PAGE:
Trump Considers Reopening Economy, Over Health Experts’ Objections

As the United States entered Week 2 of trying to contain the spread of the coronavirus by shuttering large swaths of the economy, President Trump, Wall Street executives and many conservative economists began questioning whether the government had gone too far and should instead lift restrictions that are already inflicting deep pain on workers and businesses.

Consensus continues to grow among government leaders and health officials that the best way to defeat the virus is to order nonessential businesses to close and residents to confine themselves at home. Britain, after initially resisting such measures, essentially locked down its economy on Monday, as did the governors of Virginia, Michigan and Oregon. More than 100 million Americans will soon be subject to stay-at-home orders.

Relaxing those restrictions could significantly increase the death toll from the virus, public health officials warn. Many economists say there is no positive trade-off — resuming normal activity prematurely would only strain hospitals and result in even more deaths, while exacerbating a recession that has most likely already arrived.

The economic shutdown is causing damage that is only beginning to appear in official data. Morgan Stanley researchers said on Monday that they now expected the economy to shrink by an annualized rate of 30 percent in the second quarter of this year, and the unemployment rate to jump to nearly 13 percent. Both would be records, in modern economic statistics.

Officials have said the federal government’s initial 15-day period for social distancing is vital to slowing the spread of the virus, which has already infected more than 40,000 people in the United States. But Mr. Trump and a chorus of conservative voices have begun to suggest that the shock to the economy could hurt the country more than deaths from the virus.

On Monday, Mr. Trump said his administration would reassess whether to keep the economy shuttered after the initial 15-day period ends next Monday, saying it could extend another week and that certain parts of the country could reopen sooner than others, depending on the extent of infections.

“Our country wasn’t built to be shut down,” Mr. Trump said during a briefing at the White House. “America will, again, and soon, be open for business. Very soon. A lot sooner than three or four months that somebody was suggesting. Lot sooner. We cannot let the cure be worse than the problem itself.”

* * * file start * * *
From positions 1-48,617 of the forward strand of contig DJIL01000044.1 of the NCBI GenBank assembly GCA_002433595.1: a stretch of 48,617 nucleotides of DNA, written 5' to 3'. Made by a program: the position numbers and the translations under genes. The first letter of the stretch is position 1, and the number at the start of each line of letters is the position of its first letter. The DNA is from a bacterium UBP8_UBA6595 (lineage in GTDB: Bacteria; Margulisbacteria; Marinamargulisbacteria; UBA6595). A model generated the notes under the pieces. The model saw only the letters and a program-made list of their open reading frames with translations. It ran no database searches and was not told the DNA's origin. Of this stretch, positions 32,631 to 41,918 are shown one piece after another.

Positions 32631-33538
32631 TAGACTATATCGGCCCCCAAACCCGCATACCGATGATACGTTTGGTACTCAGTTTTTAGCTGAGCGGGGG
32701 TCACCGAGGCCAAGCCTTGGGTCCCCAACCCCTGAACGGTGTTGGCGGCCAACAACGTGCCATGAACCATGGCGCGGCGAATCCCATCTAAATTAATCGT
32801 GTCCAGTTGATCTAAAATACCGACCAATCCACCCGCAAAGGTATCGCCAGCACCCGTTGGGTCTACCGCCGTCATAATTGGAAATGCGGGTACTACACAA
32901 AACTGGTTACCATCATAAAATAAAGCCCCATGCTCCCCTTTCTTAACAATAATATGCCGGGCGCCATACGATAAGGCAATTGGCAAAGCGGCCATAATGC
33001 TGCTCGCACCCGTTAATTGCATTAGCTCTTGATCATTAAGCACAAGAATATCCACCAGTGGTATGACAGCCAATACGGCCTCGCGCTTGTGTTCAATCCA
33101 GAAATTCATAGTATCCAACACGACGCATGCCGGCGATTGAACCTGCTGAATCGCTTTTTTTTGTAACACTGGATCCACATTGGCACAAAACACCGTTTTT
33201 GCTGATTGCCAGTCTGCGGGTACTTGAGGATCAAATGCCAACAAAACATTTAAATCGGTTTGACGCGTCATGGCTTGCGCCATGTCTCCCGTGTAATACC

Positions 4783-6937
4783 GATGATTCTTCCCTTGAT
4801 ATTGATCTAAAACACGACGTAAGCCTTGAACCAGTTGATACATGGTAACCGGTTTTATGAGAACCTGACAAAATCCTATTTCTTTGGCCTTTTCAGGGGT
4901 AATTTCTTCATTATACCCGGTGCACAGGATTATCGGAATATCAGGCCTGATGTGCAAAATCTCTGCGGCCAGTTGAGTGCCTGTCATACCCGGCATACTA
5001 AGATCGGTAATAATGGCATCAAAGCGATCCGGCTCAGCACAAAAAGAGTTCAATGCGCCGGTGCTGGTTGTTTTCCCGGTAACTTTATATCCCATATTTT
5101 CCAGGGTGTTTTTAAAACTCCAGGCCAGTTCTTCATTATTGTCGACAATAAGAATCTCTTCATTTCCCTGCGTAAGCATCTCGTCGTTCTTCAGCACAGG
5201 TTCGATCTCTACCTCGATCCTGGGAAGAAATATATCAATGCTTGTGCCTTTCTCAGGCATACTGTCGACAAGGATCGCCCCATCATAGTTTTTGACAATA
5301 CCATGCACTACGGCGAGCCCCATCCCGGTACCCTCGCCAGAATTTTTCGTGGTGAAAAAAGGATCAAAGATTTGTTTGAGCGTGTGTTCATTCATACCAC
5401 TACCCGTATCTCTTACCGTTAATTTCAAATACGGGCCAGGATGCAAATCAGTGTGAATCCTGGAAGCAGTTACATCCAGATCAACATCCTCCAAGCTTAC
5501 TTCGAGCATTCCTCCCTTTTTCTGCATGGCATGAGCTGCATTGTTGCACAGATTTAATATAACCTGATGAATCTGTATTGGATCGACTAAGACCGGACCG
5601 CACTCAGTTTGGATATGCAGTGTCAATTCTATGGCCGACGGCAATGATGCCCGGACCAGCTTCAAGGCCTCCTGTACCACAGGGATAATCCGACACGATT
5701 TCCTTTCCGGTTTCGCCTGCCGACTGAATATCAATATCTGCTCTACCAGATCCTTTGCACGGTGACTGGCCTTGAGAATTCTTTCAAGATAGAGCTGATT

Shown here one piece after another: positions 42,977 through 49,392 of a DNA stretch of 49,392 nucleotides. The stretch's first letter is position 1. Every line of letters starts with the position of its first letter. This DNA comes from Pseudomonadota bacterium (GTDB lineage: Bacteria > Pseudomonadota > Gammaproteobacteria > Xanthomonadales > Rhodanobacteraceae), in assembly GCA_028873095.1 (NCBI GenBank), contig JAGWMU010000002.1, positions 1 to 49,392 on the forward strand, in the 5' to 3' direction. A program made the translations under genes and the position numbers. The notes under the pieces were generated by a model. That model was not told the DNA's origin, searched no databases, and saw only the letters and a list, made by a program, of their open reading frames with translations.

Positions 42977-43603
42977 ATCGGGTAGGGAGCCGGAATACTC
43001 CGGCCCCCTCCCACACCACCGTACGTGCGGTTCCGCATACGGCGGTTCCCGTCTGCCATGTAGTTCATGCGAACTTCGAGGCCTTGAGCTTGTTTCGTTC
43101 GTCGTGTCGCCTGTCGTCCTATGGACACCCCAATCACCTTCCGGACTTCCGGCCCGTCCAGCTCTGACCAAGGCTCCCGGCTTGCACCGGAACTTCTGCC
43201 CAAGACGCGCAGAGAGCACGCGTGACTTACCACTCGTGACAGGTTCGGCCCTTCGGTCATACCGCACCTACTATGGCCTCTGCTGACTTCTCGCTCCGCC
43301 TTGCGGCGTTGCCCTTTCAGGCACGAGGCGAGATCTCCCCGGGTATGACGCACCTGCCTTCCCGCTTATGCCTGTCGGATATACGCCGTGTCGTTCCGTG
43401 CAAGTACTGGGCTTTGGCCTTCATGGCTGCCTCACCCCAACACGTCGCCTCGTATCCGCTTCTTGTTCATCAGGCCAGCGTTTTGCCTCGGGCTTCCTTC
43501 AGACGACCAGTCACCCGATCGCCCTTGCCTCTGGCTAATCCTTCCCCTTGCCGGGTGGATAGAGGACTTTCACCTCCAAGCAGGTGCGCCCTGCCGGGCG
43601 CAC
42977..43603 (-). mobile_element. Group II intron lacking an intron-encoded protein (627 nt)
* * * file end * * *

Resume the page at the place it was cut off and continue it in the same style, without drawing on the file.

Similar views are emanating from parts of corporate America, where companies are struggling with a shutdown that has emptied hotels, airplanes, malls and restaurants and sent the stock market tumbling so fast that automatic circuit breakers to halt trading have been tripped repeatedly. Stocks have collapsed about 34 percent since the coronavirus spread globally — the steepest plunge in decades — erasing three years of gains under Mr. Trump.

Lloyd Blankfein, the former chief executive of Goldman Sachs, wrote on Twitter that “crushing the economy” had downsides and suggested that “within a very few weeks let those with a lower risk to the disease return to work.”

Even Gov. Andrew M. Cuomo of New York, whose state has emerged as the epicenter of the outbreak in the United States, has begun publicly floating the notion that, at some point, states will need to restart economic activity and debating how that should unfold.

“You can’t stop the economy forever,” Mr. Cuomo said in a news conference on Monday. “So we have to start to think about does everyone stay out of work? Should young people go back to work sooner? Can we test for those who had the virus, resolved, and are now immune and can they start to go back to work?”

Any push to loosen the new limits on commerce and movement would contradict the consensus advice of public health officials, risking a surge in infections and deaths from the virus. Many economists warn that abruptly reopening the economy could backfire, overwhelming an already stressed health care system, sowing uncertainty among consumers, and ultimately dealing deeper, longer-lasting damage to growth.